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President's column: Our reality

The tragic death of our colleague Matthew Hunt has affected us all, and is bound to have an impact on our families.

It is a tragedy that we should never have to endure right here in Aotearoa, but unfortunately it is our reality.

Many frontline officers would say it was just waiting to happen, and I cannot agree with them more.

Our determination to protect our communities has been recognised in the outpouring of support for officers throughout the country. Matthew’s killing is a heart-breaking reminder of how dangerous this job can be, so I am extremely reassured by messages, vigils and generous donations that have come from people from every walk of life wanting to do whatever they can in recognition of what is truly, our collective loss.

Such a community response should give us the confidence to know that most Kiwis have our backs. They want to support us and work with us. They know that without a strong blue line turning up 24/7 to deal with the tough stuff, to protect and to respond to the risks and the tragedies, everyone will be worse off.

In very recent times, we have seen the development of what must be called out as a false equivalence between policing in New Zealand and, regrettably, the appalling actions of some police officers in other parts of the world. The association has no intention of standing by and letting this become the narrative for how you, our members, are seen to do your job – one that we have once again been reminded can demand of you the ultimate price.

I hear your utter dismay at the grandstanding and the mud-slinging accusations of racism and discrimination being thrown at you and your colleagues. I have read your emails, listened to your messages, and spoken with you throughout the annual meetings up and down the country. The Black Lives Matter movement is legitimate and one we all need to take notice of. Simply transposing it onto our political and policing landscapes is not legitimate, and we cannot let police be used as the stage on which a small minority raise their personal profiles.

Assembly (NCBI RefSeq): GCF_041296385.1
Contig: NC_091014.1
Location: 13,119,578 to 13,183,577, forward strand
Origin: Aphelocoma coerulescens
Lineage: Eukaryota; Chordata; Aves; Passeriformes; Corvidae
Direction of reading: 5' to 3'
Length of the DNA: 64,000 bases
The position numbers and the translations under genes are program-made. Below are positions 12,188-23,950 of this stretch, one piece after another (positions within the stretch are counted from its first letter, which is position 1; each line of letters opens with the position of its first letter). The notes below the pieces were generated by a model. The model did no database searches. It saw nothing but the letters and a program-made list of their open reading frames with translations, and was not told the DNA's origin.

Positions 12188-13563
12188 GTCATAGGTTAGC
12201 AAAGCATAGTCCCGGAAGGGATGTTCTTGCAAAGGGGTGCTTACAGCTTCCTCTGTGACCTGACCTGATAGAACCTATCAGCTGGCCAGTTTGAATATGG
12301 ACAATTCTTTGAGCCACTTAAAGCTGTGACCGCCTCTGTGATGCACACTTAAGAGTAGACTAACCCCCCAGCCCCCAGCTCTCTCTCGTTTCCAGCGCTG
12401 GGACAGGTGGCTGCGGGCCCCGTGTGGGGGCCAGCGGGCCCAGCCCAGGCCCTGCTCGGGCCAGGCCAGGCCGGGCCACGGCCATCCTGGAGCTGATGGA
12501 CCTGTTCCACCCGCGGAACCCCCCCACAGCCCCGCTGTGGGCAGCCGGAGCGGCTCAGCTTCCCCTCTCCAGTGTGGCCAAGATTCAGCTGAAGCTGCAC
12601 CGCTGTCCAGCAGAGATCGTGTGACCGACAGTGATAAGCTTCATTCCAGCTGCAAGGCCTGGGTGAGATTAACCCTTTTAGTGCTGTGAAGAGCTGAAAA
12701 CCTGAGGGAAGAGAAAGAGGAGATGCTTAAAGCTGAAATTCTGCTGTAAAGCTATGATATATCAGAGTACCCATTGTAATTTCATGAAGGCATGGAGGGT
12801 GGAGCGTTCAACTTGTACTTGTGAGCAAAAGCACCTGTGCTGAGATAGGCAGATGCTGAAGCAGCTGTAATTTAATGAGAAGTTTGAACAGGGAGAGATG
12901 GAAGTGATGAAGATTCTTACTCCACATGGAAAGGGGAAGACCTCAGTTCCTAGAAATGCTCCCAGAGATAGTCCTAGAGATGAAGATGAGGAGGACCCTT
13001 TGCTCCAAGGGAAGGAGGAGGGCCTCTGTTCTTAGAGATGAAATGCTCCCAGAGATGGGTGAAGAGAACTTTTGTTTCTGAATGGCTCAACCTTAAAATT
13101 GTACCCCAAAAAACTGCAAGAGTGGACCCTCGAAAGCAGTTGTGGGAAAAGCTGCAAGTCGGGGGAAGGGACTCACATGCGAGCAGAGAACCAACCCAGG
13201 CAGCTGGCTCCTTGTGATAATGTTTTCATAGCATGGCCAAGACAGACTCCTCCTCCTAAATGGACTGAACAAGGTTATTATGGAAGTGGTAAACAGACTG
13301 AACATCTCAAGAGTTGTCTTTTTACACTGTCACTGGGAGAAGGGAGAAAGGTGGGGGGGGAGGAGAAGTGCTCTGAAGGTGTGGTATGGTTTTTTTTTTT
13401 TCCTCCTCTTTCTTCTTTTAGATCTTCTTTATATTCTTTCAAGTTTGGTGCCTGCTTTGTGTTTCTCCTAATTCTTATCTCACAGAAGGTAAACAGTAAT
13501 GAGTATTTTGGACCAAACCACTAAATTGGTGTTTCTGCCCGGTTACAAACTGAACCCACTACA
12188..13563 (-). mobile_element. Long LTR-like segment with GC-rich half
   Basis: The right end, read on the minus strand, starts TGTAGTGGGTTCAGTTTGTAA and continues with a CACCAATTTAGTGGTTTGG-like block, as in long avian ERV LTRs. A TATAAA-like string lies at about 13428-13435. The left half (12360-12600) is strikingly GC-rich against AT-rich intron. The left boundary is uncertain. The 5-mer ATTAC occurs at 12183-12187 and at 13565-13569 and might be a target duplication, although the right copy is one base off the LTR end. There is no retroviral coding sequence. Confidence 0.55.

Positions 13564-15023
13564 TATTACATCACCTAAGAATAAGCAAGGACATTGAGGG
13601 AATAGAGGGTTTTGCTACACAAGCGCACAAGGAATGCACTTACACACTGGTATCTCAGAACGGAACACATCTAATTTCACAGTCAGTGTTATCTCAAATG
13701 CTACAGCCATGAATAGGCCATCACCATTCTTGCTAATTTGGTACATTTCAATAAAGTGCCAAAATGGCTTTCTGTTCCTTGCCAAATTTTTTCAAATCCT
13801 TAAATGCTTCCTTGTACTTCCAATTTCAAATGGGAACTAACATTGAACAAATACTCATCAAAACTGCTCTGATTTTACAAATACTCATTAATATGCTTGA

Don’t, for one moment, think this has not affected our families too. I have listened to a member tell me about the difficulty of explaining to their young daughter that police officers are not racist and don’t just go out and shoot Māori. Yet that is what this little girl had been told at school and, quite naturally, she brought her worry home.

Surely, if it has come to this, we are bound to speak up and have every right to expect Police leaders and responsible politicians to publicly defend the men and women who are holding together that blue line.

In this column, I am determined to not politicise Matthew’s death. I gave his mother, Diane, a guarantee that the loss of her son is not the time to play politics over general arming of police.

So, I am not playing politics, I am speaking directly to you, the association’s members.

We cannot ignore that on June 19 the threat of firearms in the hands of criminals was once again lethal, and there for all New Zealanders to see. As a country we cannot ignore the basic right police officers have to be protected when they go to work. Every day. Every night. The two scenarios cannot be separated.

We do need to have a debate on whether it is time for general arming, but out of respect for Matthew’s mother and family, that debate can wait a little while.

What is clear, and shown in this issue of Police News, is that we cannot just say armed response teams are not appropriate and leave it at that.

The association has a duty to ensure our members are heard in this debate. You deserve to have your voice, and we must make sure your voice is not drowned out by those who never have to face what you do. You have every right to make it home after each and every shift.

Kia kaha

Chris Cahill, NZPA president

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